The contents of the text hold many enigmas. The meticulous handwriting is amazingly uniform throughout, suggesting a single scribe. This detail becomes more mysterious when considering that it has been speculated that the entire gigantic collection of texts held within the Codex Gigas' pages, including the illuminations and illustrations, would have taken a single person around 5 years of continuous, nonstop writing all day and all night to complete, and that a realistic estimate for creating the entire thing, including the animal skin pages and cover, would be around 25 years for a single individual. This is particularly impressive as the handwriting shows no signs of being deteriorated or being influenced by age, disease, or the mood of the writer, never deviating throughout the vast tome of texts. Adding to the bizarre nature of the manuscript is the fact that around 10 pages are missing, having apparently been intentionally removed over the centuries, although it is unknown for what purpose. It has been theorized that these missing pages could have held information that was deemed too dangerous to fall into the hands of mere mortals, that the pages were stolen for some nefarious purpose, or that they were simply found to be offensive to some long ago owner of the book.

Also unknown is the identity of the scribe or indeed the reason why they took on such a monumental undertaking. This is where the creepy legends and history surrounding the book come into play. One legend has it that a Benedictine monk in Bohemia, which is now known as the Czech Republic, committed a grievous infraction against his monastery and was sentenced to be walled up alive within the monastery indefinitely. The monk, desperate to avoid his fate and certain death, is said to have struck a deal with the other monks. He offered to pen in one night a huge religious text the likes of which the world had never seen. It was agreed that if the monk could accomplish this task in one night, then he would be freed. The monk got to work, but it quickly became apparent that it was an impossible feat, and that he would never finish it in time. The monk called for help from the Devil, who appeared and offered to help in return for the monk's soul and also if he could also include a picture of himself within the manuscript. The monk agreed to the dark pact and was able to complete the manuscript, as well as the illustration of the Dark Prince himself, in time to be set free. This menacing legend is somewhat supported and given a grain of truth by the sinister image of the Devil contained within the book, as well as the fact that indeed it appears to have been penned by a single person with an incredible amount of uniformity that would suggest it was written in a short time rather than over decades of toiling.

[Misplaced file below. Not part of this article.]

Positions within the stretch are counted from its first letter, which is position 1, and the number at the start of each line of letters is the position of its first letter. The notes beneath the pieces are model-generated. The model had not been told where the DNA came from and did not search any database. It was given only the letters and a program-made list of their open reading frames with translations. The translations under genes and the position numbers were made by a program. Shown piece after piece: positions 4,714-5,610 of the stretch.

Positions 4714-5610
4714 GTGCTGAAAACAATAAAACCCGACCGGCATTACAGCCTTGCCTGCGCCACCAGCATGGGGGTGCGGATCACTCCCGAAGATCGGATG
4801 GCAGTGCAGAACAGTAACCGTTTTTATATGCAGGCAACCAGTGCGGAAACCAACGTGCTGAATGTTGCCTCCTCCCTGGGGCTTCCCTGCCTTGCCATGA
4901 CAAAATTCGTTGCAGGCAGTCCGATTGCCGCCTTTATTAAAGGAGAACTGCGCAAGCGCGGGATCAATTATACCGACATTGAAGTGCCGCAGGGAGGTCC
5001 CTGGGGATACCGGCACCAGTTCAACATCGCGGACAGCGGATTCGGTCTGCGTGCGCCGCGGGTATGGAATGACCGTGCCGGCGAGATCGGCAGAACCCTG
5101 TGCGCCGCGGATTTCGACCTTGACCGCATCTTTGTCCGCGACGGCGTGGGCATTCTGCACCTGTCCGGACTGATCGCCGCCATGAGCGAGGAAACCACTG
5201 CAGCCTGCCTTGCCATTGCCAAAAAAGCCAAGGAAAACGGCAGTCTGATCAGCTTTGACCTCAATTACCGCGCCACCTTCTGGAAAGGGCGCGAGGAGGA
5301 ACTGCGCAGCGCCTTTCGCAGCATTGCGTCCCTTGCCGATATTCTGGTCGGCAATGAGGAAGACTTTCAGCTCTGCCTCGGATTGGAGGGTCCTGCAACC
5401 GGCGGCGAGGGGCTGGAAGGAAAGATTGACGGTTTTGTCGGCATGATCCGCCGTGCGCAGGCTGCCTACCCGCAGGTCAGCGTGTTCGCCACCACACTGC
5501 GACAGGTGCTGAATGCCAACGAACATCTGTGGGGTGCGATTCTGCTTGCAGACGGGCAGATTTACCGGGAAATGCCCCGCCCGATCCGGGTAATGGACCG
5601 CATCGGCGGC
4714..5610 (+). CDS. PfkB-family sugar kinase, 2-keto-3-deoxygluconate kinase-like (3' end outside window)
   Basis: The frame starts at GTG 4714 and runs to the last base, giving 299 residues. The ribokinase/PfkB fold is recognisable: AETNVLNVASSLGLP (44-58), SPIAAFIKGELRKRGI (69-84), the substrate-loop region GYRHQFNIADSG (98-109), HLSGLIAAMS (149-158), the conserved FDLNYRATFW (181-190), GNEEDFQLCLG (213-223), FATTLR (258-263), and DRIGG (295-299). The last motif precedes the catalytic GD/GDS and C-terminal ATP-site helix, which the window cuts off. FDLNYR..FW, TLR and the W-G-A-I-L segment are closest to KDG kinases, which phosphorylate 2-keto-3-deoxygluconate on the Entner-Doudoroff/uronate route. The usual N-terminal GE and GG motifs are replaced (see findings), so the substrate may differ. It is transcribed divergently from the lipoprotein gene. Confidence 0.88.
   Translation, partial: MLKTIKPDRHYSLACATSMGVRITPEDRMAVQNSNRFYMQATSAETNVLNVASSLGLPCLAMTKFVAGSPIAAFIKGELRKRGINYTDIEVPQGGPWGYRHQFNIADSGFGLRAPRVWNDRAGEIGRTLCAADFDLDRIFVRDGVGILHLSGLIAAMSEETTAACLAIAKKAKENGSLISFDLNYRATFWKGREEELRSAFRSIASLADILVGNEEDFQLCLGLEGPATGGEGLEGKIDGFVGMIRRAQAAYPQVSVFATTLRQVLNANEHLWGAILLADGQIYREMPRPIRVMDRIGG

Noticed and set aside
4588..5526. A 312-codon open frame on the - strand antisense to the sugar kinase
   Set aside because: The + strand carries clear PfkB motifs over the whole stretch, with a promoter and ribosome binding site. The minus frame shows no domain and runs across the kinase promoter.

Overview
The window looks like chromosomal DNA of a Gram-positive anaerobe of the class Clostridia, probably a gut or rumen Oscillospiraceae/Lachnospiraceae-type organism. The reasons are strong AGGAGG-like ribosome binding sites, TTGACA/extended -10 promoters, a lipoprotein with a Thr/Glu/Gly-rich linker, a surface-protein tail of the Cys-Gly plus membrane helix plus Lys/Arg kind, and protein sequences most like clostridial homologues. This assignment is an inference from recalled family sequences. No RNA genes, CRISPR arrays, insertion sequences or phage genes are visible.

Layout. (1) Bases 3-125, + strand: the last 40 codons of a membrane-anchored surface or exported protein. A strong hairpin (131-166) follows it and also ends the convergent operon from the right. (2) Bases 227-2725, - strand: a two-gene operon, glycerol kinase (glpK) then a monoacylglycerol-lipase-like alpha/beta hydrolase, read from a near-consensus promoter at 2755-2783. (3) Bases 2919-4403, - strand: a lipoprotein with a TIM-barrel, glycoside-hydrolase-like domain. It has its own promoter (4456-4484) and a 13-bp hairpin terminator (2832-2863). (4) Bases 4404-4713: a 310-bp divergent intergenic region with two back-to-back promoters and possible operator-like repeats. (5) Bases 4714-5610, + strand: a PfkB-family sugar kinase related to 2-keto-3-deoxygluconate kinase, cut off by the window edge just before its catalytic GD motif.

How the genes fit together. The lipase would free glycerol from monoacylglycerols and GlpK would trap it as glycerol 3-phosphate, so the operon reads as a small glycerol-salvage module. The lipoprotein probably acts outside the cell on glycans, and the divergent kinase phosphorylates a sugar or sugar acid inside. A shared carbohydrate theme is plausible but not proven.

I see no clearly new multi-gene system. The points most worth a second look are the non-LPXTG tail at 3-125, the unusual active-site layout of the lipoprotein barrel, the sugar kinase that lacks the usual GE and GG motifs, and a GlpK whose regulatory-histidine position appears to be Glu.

Whatever the true origins of the Codex Gigas, it certainly has a rather tumultuous and seemingly cursed history. After its creation, the monastery where it was held was destroyed in the 15th century AD and the manuscript passed hands between several local Benedictine monasteries over the years, until ending up in Prague in 1594, where it became part of the collections of  the Holy Roman Emporer Rudolph II. The book remained there until 1648, when it was forcibly taken as plunder by Swedish forces during the 30 Year War and taken to Stockholm, where it was kept at the Swedish Royal Library. In 1697, a huge fire broke out at the library, and in order to save it from the flames, someone threw it out of a window. The book survived the fall and the fire, but a few of the existing pages are reported to have come loose and blown away, after which they have never been recovered. The Codex Gigas remained at the Royal Library until 2007, when it was returned to Prague on loan and exhibited at the Czech National Library until 2009, after which it returned to Sweden and remains on display to this day in the National Library of Sweden in Stockholm.